Florida man allegedly conned Apple out of $309K

A man ran up a $7,753.22 bill at an Apple store.

When his debit card was declined, he pretended to call his bank. He gave the store clerk a fake authorization code to punch into the card reader.

And that’s how the man, 24-year-old Sharron Laverne Parrish Jr. of Tampa, scammed one of the biggest high-tech companies in the world — not once but 42 times — totaling $309,768, according to federal court records.

Some Apple Store employees have some explaining to do. [Via ComputerWorld]



  • Jim Rustler

    I’m shocked at the lack of security at this piece of shit company. SHOCKED!

  • arcsine

    Dave Mark, why blame employees? The point of sale systems supported an ‘override’ that depends on the ‘obscurity’ of the number of digits needed as their only ‘security’.

    Perhaps you believe or know Apple trained their retail staff to defend against this vulnerability. If so, the training failed not in the case of one employee, nor in one store, but in dozens.

    • lucascott

      I’m dead certain that a company that rings up sales that are often over $1000 has taught their staff that you don’t manually enter a credit card number and then take an auth code provided by a customer. Which is what they would have to have done.

      So yeah it was either total stupidity or the likely now EX employees were in on it.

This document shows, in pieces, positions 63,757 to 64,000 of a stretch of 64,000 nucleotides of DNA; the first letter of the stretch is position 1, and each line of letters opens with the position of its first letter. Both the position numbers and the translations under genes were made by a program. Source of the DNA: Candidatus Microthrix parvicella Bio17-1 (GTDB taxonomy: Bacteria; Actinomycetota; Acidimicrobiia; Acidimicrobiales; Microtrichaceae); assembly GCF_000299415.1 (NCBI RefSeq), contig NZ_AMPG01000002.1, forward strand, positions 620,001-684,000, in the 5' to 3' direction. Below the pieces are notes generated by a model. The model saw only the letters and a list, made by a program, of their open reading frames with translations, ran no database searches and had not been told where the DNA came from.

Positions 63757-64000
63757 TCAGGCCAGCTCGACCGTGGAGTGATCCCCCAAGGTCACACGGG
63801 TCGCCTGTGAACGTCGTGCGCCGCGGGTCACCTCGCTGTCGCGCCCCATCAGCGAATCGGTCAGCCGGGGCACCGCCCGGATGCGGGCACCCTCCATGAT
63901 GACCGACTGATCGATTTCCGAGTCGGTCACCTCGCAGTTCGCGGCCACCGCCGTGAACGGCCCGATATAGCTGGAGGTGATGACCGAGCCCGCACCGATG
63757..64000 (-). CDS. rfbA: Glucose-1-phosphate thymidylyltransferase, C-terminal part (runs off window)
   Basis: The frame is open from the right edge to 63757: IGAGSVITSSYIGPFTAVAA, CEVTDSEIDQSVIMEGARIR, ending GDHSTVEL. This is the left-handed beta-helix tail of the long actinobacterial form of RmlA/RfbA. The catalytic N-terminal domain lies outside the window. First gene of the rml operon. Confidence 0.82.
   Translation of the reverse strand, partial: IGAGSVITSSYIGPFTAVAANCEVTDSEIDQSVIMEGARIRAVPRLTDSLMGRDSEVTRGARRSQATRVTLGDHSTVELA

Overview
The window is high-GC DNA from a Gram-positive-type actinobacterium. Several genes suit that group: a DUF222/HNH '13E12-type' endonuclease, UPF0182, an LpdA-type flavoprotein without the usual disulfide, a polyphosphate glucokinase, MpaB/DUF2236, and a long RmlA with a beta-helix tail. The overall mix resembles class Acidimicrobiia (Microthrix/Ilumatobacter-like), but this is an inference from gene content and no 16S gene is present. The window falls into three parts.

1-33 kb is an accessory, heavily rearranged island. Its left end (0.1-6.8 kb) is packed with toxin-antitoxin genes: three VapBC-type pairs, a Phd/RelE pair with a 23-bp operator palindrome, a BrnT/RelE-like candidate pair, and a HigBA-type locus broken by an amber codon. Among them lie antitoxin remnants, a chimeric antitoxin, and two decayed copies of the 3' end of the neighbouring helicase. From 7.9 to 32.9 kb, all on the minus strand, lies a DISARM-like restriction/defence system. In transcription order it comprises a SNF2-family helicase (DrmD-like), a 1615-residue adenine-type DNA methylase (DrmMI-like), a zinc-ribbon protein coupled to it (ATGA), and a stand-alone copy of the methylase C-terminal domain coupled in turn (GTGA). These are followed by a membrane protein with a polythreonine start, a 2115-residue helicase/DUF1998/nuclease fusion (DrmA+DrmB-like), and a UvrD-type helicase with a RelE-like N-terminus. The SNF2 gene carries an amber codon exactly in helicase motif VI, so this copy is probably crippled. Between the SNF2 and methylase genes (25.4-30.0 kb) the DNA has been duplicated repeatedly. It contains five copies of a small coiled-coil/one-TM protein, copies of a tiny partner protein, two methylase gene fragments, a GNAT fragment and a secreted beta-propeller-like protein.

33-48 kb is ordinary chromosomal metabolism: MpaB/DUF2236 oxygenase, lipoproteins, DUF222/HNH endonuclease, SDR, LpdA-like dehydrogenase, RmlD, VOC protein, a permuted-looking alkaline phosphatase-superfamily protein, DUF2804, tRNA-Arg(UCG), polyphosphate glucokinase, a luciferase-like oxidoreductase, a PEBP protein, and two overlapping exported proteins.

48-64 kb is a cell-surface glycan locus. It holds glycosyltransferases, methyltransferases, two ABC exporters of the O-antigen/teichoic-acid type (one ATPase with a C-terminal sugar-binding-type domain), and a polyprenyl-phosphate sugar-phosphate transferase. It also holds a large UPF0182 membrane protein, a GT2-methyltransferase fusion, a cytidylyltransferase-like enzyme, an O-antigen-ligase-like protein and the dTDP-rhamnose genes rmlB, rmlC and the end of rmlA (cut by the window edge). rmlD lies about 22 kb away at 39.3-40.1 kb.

• matthewmaurice

    This is only “news” because it’s Apple. Seems like everyone is vulnerable to a system where “It does not actually matter what code the merchant types into the terminal…[a]ny combination of digits will override the denial.” An Apple store just makes the most sense because it’s got some of the highest value/cubic inch items in retail and is often busy, which facilitates convincing a harried clerk to let you “call” for the override. The end result is that Apple is out a microsecond of profit and Sharron Laverne Parrish Jr. is going to spend a great deal of time in a Federal prison, which doesn’t have parole. Hope those MacBook Pros were worth it. That brings up an interesting question, assuming he bought a bunch of iPhones, can Apple “kill” those as stolen property? If so, someone who thought they got a good deal is going to be very unhappy soon, if they’re not already.

  • crateish

    The quality of Apple Store employees has been dropping for the last year or so. They seem to be obsessed with hiring 21 year old hipsters that have a certain appearance, rather than a broad spectrum of ages and experience. No wonder they got ripped off.